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Geri's Casual Dining

There’s a restaurant in downtown Renton that serves the best oxtail stew I’ve ever tasted. Never mind that I had never eaten ox-tail stew, never even knew that the tails of ox were stew-worthy, or much less that there’s enough meat on the tail of the beasts to make it worth it. James and I happened to find Geri’s Casual Dining and Catering while cruising the annual car show—he’s got some great photos of the 20th anniversary Return to Renton car show coming soon to an exciting blog near you (hint: this blog). Geri’s is closed on Saturdays, so we didn’t get a chance to see if it was bona fide, but after looking at the menu by the door and finding out it was a southern cooking mecca, we made it a point to visit as soon as possible.

While Geri herself wasn’t running the joint the evening we returned, her daughter was filling in and told us that Geri is not only bona fide, but is another ex-pat from Alabama. She was from Arizona and filled us in on some back history of how Geri found her way to Renton. The most interesting thing about the place is that Geri is absolutely concerned with healthy eating. The menu is packed with healthy items served throughout the day. I, however, was not there to test the healthy factor, so asked Geri Jr. what she recommended.

The most popular item on the menu was the oxtail stew. Unfortunately I’d already spied catfish on the menu, so James took one for the team and ordered the stew. I was a little hesitant because the fish was filleted. Everybody knows that fish is better on the bone, and catfish can be so mild that it generally needs all the help it can get. Especially if it’s overcooked or the coating is overly spiced. I had nothing to worry about.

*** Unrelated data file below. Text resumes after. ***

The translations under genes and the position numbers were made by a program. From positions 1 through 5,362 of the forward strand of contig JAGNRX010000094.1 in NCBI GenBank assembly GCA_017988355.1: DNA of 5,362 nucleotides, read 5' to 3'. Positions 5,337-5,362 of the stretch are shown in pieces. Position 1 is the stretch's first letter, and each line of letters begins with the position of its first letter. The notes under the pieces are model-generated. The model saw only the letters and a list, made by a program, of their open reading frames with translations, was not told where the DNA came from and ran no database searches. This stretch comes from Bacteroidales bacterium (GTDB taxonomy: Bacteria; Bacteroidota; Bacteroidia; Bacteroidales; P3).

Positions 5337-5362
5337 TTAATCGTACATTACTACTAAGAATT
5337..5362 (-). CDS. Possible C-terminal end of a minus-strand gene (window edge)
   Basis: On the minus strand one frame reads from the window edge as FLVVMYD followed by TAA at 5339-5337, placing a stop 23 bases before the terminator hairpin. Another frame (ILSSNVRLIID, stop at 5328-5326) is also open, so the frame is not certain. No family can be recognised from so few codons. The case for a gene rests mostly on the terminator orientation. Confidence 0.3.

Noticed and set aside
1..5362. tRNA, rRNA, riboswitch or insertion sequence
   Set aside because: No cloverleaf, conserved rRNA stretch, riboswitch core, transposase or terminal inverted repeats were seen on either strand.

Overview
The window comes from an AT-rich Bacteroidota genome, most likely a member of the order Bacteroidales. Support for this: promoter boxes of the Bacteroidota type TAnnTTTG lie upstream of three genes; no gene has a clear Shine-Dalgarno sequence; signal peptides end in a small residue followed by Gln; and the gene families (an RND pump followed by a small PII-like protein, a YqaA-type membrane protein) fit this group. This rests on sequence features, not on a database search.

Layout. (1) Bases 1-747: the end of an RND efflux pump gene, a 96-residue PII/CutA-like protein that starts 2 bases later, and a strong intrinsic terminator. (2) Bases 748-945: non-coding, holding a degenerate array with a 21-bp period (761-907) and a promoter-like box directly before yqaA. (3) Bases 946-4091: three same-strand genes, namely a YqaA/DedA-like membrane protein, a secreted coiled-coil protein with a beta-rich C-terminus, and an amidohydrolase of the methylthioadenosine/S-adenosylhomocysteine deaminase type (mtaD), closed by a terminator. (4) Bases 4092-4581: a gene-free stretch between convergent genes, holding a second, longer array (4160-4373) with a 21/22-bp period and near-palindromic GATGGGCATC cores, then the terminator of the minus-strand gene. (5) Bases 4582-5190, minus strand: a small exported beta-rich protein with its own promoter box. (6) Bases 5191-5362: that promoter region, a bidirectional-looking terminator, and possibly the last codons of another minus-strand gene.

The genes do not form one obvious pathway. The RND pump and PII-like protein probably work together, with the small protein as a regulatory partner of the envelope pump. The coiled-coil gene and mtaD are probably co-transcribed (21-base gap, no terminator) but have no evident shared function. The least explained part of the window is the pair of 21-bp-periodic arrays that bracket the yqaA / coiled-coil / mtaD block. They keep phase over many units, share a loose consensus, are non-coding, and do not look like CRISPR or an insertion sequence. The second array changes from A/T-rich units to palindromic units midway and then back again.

The big cut of fish was cooked perfectly, flaky and moist. Awesome. That fillet came from one ginormous catfish, I’ve got to say. The seasoning had just a bit of kick in the crunchy cornmeal crust. I know it would’ve been better had there been spiny bones lurking in the flesh, just waiting to catch fisheaters unaware. Maybe restaurants have to pay higher insurance premiums if they serve bone-in fish? The cornmeal crust didn’t overpower the taste of the fish, but I won’t be ordering the okra with it next time.

I like a good fry up as much as the next southerner, but it can be too much. The okra itself was perfectly cooked, crunchy and not a bit sogged down as some okra is wont to do. I actually like soggy okra as much as I like crunchy okra, so it wouldn’t have bothered me either way. The okra was delicious, and the macaroni was just ok—I’m not a big mac and cheese made with cheddar fan, but this was alright.

Little nuggets of pod goodness. I could’ve eaten a whole plate of the okra.

There’s a reason the oxtail was popular. It’s good. Really good. The bits of bone freaked me out a little and had me wondering why I was robbed of fish-bone when the stew so blatantly boasted little kernels of crunchy osseous matter.

The stew came with a side of hot buttered corn cakes. Kind of a cross between a crepe and a pancake, slightly sweet, but still savory enough to sop stew from the bowl. Not that we sop. In public, that is. The stew was down home good, with chunks of potato, corn, peas, and the other mysterious things that go into stew that makes stews awesome. It’s the kind of meal that warms from the inside out. While the middle of July might not be the absolute best time to enjoy this dish, I predict the crowd at Geri’s will be calling out my name as I walk through the door and plopping a steaming bowl of tail on the counter before winter has had a chance to settle in. And by winter I mean September, by then, maybe I’ll have negotiated a deal with Geri to get dem bones, dem bones, dem dry bones back in de catfish.

A girl can dream, can’t she?

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